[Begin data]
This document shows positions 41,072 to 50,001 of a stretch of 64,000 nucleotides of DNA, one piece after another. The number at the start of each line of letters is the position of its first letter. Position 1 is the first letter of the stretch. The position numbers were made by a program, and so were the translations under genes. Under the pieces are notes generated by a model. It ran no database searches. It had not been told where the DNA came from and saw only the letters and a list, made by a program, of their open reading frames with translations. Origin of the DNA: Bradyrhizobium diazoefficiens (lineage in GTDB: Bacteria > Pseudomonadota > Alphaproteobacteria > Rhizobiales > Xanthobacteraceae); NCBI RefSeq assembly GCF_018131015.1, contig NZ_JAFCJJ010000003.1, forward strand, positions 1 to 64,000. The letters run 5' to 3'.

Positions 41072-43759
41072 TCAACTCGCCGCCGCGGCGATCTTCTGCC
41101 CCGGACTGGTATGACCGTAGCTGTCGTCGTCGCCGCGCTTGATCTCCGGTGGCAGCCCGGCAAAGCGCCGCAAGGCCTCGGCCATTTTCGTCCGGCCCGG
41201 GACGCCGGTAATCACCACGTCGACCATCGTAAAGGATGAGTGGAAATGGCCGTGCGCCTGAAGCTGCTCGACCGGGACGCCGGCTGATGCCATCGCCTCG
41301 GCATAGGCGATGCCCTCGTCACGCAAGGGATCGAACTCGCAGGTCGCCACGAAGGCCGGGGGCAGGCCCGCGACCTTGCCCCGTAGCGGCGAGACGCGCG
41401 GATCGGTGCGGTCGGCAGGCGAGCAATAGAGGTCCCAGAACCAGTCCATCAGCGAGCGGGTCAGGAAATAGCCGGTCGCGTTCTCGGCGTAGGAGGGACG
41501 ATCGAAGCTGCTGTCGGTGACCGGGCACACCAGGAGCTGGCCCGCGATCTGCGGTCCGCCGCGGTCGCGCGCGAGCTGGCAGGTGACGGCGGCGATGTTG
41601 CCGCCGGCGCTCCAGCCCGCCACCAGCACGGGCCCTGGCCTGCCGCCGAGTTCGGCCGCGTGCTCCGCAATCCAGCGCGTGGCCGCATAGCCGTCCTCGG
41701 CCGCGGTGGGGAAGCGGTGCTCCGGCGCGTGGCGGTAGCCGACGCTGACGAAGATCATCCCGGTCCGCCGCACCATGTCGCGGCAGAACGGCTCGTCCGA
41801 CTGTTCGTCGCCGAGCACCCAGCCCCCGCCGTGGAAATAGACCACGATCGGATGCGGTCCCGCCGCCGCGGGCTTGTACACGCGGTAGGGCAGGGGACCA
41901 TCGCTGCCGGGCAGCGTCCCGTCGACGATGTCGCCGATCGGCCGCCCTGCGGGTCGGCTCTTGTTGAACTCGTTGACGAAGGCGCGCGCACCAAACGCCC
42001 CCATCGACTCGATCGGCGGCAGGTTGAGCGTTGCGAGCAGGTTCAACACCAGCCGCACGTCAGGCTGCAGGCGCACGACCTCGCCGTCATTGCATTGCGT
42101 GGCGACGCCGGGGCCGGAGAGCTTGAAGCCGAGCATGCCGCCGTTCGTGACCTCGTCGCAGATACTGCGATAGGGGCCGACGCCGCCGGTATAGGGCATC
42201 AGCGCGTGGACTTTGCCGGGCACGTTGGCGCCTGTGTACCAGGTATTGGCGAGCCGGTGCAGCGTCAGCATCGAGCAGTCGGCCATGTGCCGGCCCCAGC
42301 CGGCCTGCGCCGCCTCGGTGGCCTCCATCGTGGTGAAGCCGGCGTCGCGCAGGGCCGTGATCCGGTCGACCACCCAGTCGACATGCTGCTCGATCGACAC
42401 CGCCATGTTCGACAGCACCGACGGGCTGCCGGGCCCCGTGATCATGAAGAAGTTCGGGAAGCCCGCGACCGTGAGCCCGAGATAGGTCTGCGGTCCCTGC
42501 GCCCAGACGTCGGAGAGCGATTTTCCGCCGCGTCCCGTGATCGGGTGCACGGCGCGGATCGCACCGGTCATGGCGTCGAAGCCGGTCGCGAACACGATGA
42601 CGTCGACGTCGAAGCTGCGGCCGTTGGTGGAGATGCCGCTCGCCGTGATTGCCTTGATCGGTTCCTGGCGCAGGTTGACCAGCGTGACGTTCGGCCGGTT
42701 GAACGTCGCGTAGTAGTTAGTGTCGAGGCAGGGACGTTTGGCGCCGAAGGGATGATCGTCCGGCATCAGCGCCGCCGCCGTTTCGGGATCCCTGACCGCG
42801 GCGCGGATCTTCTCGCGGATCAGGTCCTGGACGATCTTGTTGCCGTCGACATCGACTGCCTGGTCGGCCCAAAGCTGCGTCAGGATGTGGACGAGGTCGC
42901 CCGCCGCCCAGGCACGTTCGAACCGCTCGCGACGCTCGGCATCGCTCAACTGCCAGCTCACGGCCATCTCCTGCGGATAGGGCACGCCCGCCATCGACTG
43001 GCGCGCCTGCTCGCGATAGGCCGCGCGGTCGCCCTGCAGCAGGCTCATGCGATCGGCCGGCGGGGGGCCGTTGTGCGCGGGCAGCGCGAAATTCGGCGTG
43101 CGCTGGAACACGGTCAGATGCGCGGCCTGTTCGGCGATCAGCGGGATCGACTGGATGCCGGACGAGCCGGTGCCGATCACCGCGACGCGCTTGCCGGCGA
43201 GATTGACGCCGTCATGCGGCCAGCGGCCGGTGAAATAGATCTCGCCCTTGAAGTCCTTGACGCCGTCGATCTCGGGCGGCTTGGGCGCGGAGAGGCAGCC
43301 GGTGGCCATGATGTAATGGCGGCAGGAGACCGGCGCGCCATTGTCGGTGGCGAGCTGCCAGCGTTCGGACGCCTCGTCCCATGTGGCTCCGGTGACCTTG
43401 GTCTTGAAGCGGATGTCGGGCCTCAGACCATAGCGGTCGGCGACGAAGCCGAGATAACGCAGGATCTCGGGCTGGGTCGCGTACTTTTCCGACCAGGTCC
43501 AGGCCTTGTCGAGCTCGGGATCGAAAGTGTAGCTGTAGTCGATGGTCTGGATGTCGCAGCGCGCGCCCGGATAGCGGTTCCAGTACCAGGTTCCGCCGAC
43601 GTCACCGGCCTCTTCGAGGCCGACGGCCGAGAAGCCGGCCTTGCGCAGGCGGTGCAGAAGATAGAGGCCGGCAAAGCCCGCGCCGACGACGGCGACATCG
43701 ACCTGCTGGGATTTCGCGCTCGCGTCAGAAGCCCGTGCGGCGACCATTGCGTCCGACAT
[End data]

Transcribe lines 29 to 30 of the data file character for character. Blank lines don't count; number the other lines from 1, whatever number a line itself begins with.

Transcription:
43601 GTCACCGGCCTCTTCGAGGCCGACGGCCGAGAAGCCGGCCTTGCGCAGGCGGTGCAGAAGATAGAGGCCGGCAAAGCCCGCGCCGACGACGGCGACATCG
43701 ACCTGCTGGGATTTCGCGCTCGCGTCAGAAGCCCGTGCGGCGACCATTGCGTCCGACAT